AG secures conviction of Sussex healthcare professional charged with patient abuse

Receives sentence of six months of intensive probation
October 22, 2013

Attorney General Beau Biden announced Oct. 21 that his office has secured the conviction of a Sussex County woman who was charged with abusing an elderly patient at a Seaford nursing home.

“We have a special obligation to look out for the most vulnerable members of our community, including residents of nursing homes and patients in healthcare facilities who often can’t speak up and speak out,” Biden said.  “That’s why we use our broad authority under state and federal law to hold individuals who mistreat them accountable for their crimes.”

In late February, the Seaford Police Department referred a report of patient abuse to the Attorney General’s Medicaid Fraud Control Unit, which opened an investigation.  The investigation revealed that during a work shift at the Methodist Manor House Feb. 24,  Anne Nunemann, a certified nursing assistant at the facility, placed a large trash bag over an 89-year-old resident’s head as she sat in her wheelchair in the facility.  Fortunately, the victim, who suffered from severe dementia, did not sustain physical injury.  The defendant was terminated from her position at the Seaford nursing home as a result of the incident.

As a result of its investigation, staff from the Medicaid Fraud Control Unit arrested Nunemann May 3, and charged her with one count each of patient abuse and mistreatment of an impaired adult. On Oct. 15, after a two-day trial in Sussex County Superior Court, the jury convicted Nunemann, 29, of Delmar, on all counts.  Judge E. Scott Bradley immediately imposed a sentence of six months of intensive probation and ordered her not to work during that time in a facility that provides care to the elderly.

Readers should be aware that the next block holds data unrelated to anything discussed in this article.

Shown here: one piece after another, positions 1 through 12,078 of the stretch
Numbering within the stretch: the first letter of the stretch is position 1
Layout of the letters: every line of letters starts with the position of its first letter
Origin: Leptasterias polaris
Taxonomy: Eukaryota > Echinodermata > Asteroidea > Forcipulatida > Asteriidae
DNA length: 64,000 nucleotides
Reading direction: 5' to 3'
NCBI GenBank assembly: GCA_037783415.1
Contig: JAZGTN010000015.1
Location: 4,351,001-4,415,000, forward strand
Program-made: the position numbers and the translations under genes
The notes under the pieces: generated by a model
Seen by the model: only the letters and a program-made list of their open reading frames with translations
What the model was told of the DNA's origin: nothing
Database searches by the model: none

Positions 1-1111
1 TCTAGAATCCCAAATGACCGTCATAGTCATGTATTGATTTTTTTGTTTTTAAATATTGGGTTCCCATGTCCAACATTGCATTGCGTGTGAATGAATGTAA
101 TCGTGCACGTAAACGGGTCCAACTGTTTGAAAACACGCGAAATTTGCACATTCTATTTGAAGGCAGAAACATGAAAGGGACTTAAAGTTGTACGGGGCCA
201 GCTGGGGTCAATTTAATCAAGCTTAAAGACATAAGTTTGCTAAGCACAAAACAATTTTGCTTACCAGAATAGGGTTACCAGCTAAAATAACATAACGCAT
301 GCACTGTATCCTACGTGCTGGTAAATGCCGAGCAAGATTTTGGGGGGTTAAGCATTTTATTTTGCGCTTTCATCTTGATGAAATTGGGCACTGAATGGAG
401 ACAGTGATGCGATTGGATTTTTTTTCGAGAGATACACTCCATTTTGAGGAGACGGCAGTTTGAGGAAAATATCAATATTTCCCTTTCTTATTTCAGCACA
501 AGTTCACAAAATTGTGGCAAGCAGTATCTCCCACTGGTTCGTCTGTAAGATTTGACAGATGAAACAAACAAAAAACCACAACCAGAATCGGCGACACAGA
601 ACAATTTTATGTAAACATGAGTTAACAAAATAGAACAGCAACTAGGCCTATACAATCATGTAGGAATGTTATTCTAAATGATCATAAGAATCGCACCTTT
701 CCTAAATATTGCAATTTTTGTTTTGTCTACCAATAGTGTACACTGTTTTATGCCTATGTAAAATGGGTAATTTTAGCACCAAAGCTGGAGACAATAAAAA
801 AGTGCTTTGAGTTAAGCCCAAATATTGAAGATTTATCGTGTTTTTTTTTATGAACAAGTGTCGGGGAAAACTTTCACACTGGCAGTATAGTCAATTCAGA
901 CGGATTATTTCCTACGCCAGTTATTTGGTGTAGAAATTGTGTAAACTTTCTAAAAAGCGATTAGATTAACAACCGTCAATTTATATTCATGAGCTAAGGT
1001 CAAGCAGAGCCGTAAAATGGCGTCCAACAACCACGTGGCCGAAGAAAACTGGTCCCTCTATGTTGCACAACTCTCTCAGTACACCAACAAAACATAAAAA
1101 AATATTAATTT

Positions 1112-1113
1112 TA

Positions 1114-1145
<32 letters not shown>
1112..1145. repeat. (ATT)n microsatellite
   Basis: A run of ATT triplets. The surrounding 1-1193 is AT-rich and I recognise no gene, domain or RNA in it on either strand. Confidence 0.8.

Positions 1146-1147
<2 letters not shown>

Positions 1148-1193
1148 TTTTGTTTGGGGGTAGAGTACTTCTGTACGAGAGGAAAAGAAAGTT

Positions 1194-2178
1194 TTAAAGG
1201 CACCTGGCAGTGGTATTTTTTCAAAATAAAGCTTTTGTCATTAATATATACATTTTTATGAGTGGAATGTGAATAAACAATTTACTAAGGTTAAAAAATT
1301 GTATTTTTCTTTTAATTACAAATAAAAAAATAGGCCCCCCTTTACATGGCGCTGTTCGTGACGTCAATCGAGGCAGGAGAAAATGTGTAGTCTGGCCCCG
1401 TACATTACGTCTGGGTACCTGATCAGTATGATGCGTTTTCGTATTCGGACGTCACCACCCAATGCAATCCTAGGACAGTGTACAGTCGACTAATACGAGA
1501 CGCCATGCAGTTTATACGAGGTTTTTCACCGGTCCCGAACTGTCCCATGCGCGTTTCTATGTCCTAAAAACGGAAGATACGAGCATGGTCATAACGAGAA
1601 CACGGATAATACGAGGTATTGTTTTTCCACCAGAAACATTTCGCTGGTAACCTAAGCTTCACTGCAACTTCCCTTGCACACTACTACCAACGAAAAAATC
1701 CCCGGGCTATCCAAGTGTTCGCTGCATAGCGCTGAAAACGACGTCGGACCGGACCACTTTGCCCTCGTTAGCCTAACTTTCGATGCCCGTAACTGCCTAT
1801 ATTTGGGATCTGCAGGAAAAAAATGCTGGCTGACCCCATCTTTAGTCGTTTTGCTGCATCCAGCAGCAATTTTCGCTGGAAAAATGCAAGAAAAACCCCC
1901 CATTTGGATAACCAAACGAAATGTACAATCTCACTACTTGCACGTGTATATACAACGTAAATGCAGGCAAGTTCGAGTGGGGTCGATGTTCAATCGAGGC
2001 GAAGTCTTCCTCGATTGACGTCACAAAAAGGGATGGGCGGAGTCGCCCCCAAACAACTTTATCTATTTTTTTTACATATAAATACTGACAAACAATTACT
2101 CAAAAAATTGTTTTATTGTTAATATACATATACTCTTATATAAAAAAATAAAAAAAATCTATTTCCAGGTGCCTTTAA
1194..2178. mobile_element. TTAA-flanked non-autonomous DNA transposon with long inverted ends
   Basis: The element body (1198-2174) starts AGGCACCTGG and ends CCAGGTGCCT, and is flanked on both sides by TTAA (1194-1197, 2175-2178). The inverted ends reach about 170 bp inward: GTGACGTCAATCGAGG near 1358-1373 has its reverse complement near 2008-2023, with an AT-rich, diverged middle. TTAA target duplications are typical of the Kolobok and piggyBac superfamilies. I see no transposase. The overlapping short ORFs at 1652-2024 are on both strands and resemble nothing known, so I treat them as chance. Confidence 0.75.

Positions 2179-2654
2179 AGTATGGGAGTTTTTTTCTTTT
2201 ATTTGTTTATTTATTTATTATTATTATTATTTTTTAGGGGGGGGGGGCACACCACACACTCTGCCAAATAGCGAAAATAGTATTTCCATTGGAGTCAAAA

As a result of her conviction, Delaware officials are notifying the U.S. Department of Health and Social Services, which, under federal law is authorized to bar Nunemann from working in any facility that receives payment from any federal healthcare program for a minimum of five years.  The Attorney General’s Office has also provided notice of the conviction to Delaware’s Division of Long Term Care Residents Protection so the defendant can be placed on the state’s Adult Abuse Registry.

The Attorney General’s Medicaid Fraud Control Unit is charged with protecting residents who receive Medicaid funds and the taxpayers who support the Medicaid program.  The unit’s team of prosecutors, investigators, and other support staff prosecutes patient abuse, neglect, mistreatment, and financial exploitation in nursing homes and other facilities that receive Medicaid funds, and investigates healthcare providers who defraud the Medicaid program.

Biden encouraged anyone who may know of Medicaid fraud or who suspects patient abuse, neglect, mistreatment, or financial exploitation in nursing homes and other facilities to contact the Delaware Medicaid Fraud Control Hotline at 302-577-5000.




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